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Private health care

Discussion in 'Health and wellbeing' started by Miss2012, Feb 11, 2012.

  1. As hubby and I reach our 50's I do wonder about having private health care especially as there is alot of cancer history on husbands side.
    Anyone got private health care for self and advice?

    Miss
     
  2. As hubby and I reach our 50's I do wonder about having private health care especially as there is alot of cancer history on husbands side.
    Anyone got private health care for self and advice?

    Miss
     
  3. Middlemarch

    Middlemarch Star commenter

    Why do you think you'd need it if you got cancer - do you feel the NHS wouldn't provide sufficient care/treatment?
    If you do decide to investigate and possibly buy private healthcare, be aware of these issues:
    1. They will not pay for treatment for any pre-existing conditions and often 'stretch' this definition, e.g. if you've ever had a bad back, they won't reat any issues relating to your back in future. Similarly, if you've had any treatment relating to your uterus (e.g. for painful periods) they might well refuse to pay for treatment for anything relating to your uterus, even if totally unrelated to the painful periods! Check such matters out by asking questions before you buy.
    2. Many policies have a finite limit on how long they will pay for treatment for cancer - sometimes as little as a year. Again, check this out.
     
  4. If you can afford private health care go for it. Do i feel that the NHS wouldnt provide sufficient care/treatment? In a word NO. Treatment really does depend on your post code.
     
  5. Most private health care is limited in terms of both time and money. If you have something really serious it probably won't cover all the treatment you need. When the chips are down the NHS really kicks in and gives you what a private plan won't. I speak from experience. Remember private plans are there to make a profit.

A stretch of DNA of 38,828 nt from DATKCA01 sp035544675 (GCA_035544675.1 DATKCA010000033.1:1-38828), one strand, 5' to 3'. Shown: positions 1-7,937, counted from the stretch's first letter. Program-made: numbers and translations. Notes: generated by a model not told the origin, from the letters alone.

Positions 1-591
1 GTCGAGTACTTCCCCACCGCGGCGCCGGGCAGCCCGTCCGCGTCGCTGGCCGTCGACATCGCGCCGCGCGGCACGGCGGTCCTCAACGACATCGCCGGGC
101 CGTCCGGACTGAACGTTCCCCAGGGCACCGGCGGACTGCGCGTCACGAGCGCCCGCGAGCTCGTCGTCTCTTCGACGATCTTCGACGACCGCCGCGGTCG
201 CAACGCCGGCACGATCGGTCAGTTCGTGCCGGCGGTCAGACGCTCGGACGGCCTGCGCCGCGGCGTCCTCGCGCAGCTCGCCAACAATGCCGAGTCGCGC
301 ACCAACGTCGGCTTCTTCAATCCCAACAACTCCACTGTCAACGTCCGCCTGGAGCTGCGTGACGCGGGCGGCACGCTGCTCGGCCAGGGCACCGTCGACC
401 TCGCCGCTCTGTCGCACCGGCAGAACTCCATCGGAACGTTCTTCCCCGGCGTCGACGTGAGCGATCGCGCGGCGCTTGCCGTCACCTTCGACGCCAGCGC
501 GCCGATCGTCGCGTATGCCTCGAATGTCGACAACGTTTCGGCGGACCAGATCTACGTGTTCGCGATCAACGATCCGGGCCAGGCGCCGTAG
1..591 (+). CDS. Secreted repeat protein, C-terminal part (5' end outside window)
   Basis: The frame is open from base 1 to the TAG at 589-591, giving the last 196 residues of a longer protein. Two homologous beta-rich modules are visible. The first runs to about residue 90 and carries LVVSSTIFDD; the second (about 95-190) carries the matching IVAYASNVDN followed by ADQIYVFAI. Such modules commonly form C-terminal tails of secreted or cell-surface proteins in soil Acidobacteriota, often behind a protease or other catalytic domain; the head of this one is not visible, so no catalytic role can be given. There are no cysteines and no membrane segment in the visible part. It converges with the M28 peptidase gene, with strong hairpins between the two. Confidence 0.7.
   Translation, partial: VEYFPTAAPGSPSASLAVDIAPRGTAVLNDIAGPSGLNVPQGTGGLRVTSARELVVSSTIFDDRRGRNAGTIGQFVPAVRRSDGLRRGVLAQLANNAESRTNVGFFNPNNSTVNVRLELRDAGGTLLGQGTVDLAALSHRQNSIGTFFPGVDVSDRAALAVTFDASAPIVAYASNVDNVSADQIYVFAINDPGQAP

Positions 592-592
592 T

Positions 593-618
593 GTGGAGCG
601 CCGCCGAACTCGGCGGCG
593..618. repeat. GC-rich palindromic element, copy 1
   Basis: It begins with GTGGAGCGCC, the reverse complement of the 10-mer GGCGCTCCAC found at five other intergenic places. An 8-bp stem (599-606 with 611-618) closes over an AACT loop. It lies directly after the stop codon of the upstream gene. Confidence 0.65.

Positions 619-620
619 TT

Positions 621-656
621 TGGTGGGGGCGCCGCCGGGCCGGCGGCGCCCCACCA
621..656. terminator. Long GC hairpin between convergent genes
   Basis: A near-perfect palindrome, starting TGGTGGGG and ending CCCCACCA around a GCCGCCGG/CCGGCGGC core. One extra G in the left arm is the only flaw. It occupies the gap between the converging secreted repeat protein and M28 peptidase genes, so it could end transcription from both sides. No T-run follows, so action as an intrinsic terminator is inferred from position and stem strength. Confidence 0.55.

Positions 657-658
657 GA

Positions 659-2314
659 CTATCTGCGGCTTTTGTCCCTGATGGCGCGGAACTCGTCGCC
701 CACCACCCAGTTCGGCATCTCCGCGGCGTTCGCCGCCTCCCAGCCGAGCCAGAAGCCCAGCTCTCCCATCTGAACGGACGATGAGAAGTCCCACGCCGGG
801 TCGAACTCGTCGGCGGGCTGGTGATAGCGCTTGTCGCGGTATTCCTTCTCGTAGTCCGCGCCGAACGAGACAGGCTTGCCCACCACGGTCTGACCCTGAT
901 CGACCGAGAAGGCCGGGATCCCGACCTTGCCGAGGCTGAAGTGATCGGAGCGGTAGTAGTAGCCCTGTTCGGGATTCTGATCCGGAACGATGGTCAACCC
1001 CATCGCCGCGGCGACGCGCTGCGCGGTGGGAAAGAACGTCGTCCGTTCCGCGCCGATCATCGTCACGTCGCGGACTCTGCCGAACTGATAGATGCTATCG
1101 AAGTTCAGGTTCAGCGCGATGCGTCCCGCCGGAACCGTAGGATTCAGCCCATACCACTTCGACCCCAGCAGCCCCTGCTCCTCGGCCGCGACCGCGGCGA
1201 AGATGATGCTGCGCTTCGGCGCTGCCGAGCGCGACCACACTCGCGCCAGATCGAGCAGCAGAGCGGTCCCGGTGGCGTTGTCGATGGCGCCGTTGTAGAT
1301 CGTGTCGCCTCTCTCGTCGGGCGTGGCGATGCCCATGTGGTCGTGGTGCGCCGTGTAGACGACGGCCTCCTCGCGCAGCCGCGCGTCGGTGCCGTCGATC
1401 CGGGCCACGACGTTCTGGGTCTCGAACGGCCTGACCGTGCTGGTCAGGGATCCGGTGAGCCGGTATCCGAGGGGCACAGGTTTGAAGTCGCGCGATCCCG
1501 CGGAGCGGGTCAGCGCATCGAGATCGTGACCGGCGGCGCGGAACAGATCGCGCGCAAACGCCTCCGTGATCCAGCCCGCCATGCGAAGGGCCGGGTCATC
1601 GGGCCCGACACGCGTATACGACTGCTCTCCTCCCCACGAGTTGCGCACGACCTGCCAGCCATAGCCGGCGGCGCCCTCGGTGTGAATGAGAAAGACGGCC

6. BelleDuJour

    BelleDuJour Star commenter

    I am with BUPA. Have been for many years. Most of the time was on my ex-husband's work policy, but when we divorced I tookj out my own, using a health insurance broker who posted on here on a similar thread.
    I got a fantastic deal with reduced premiums in return for a £250 excess in any one year. The reduced premiums were £250 less than without the excess, so if I didn't claim in a year I saved money and if I did claim then I was no worse off than without the excess.
    When I fractured my spine last month I had excellent treatment in A&E, but the subsequent visit to the fracture clinic was appalling! I went straight to my GP and asked if I'd get better treatment if I go through BUPA. His answer was simple.....................'yes'!
    He called a spinal consultant immediately and I had an appointment that evening. I've had physion on BUPA and am still under the consultant. I am seen on time and treated like an iindividual not just another one on the list.
    I will contiinue to pay my BUPA. The NHS often does do a good job but in my experience never as good a job as when you go private.
     

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